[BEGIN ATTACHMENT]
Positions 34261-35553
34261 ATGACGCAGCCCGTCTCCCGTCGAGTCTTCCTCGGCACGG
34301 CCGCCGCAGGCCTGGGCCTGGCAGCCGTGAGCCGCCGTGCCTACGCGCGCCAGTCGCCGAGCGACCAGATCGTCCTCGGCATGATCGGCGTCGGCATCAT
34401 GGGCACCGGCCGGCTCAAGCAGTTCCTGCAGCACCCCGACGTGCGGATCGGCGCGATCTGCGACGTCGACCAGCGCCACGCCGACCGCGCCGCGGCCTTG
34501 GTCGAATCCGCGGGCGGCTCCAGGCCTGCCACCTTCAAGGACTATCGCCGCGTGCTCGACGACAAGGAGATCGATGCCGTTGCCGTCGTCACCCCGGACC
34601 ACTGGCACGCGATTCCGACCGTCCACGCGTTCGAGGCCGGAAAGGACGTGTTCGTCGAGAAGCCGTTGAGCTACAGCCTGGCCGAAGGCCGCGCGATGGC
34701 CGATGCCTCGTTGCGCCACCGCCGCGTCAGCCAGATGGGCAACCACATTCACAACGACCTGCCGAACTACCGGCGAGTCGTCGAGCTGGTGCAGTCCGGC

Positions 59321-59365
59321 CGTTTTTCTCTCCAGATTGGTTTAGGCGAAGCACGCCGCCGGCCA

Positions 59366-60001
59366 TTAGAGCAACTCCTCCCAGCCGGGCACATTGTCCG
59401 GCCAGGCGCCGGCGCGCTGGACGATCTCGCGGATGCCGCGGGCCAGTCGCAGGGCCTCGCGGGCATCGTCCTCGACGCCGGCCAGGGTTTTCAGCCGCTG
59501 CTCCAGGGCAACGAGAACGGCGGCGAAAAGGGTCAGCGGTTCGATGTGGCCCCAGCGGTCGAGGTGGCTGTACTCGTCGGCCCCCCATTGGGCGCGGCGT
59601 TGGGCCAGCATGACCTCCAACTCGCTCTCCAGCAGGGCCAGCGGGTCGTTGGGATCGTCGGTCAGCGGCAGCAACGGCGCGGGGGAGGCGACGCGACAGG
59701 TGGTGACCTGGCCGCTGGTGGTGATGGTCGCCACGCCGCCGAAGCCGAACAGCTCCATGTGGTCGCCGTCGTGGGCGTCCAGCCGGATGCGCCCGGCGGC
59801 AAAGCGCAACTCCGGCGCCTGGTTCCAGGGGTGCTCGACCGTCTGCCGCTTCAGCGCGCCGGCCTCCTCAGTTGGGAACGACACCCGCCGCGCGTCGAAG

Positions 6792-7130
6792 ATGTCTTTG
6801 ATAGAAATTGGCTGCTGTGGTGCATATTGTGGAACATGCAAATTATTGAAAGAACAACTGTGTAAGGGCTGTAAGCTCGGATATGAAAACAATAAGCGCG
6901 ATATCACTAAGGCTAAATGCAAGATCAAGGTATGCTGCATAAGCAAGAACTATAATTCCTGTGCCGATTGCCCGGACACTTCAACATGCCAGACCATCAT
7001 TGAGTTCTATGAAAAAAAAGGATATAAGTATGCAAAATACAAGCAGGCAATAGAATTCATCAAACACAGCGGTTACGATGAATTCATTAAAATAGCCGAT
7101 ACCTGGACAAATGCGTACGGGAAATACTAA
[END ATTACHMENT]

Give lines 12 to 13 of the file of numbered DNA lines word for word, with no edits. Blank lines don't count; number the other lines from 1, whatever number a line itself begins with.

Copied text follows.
59401 GCCAGGCGCCGGCGCGCTGGACGATCTCGCGGATGCCGCGGGCCAGTCGCAGGGCCTCGCGGGCATCGTCCTCGACGCCGGCCAGGGTTTTCAGCCGCTG
59501 CTCCAGGGCAACGAGAACGGCGGCGAAAAGGGTCAGCGGTTCGATGTGGCCCCAGCGGTCGAGGTGGCTGTACTCGTCGGCCCCCCATTGGGCGCGGCGT